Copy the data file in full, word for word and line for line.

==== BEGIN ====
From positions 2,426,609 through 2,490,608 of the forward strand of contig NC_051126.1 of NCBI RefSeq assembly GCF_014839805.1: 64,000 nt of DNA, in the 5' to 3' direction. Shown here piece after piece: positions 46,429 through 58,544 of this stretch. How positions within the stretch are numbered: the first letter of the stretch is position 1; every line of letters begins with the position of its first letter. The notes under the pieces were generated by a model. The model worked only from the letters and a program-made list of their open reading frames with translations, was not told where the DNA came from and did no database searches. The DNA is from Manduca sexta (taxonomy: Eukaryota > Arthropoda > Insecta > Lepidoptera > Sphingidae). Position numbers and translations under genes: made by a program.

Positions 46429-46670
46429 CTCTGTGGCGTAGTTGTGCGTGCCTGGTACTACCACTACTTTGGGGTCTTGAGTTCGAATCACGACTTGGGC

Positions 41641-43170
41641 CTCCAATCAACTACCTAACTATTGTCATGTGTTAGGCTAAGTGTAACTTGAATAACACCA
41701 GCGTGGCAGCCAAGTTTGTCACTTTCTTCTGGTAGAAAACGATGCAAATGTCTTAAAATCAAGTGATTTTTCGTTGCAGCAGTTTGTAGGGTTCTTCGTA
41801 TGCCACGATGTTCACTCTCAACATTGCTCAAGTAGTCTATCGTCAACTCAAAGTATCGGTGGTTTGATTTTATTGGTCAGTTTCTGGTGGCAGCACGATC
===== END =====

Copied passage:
From positions 2,426,609 through 2,490,608 of the forward strand of contig NC_051126.1 of NCBI RefSeq assembly GCF_014839805.1: 64,000 nt of DNA, in the 5' to 3' direction. Shown here piece after piece: positions 46,429 through 58,544 of this stretch. How positions within the stretch are numbered: the first letter of the stretch is position 1; every line of letters begins with the position of its first letter. The notes under the pieces were generated by a model. The model worked only from the letters and a program-made list of their open reading frames with translations, was not told where the DNA came from and did no database searches. The DNA is from Manduca sexta (taxonomy: Eukaryota > Arthropoda > Insecta > Lepidoptera > Sphingidae). Position numbers and translations under genes: made by a program.

Positions 46429-46670
46429 CTCTGTGGCGTAGTTGTGCGTGCCTGGTACTACCACTACTTTGGGGTCTTGAGTTCGAATCACGACTTGGGC

Positions 41641-43170
41641 CTCCAATCAACTACCTAACTATTGTCATGTGTTAGGCTAAGTGTAACTTGAATAACACCA
41701 GCGTGGCAGCCAAGTTTGTCACTTTCTTCTGGTAGAAAACGATGCAAATGTCTTAAAATCAAGTGATTTTTCGTTGCAGCAGTTTGTAGGGTTCTTCGTA
41801 TGCCACGATGTTCACTCTCAACATTGCTCAAGTAGTCTATCGTCAACTCAAAGTATCGGTGGTTTGATTTTATTGGTCAGTTTCTGGTGGCAGCACGATC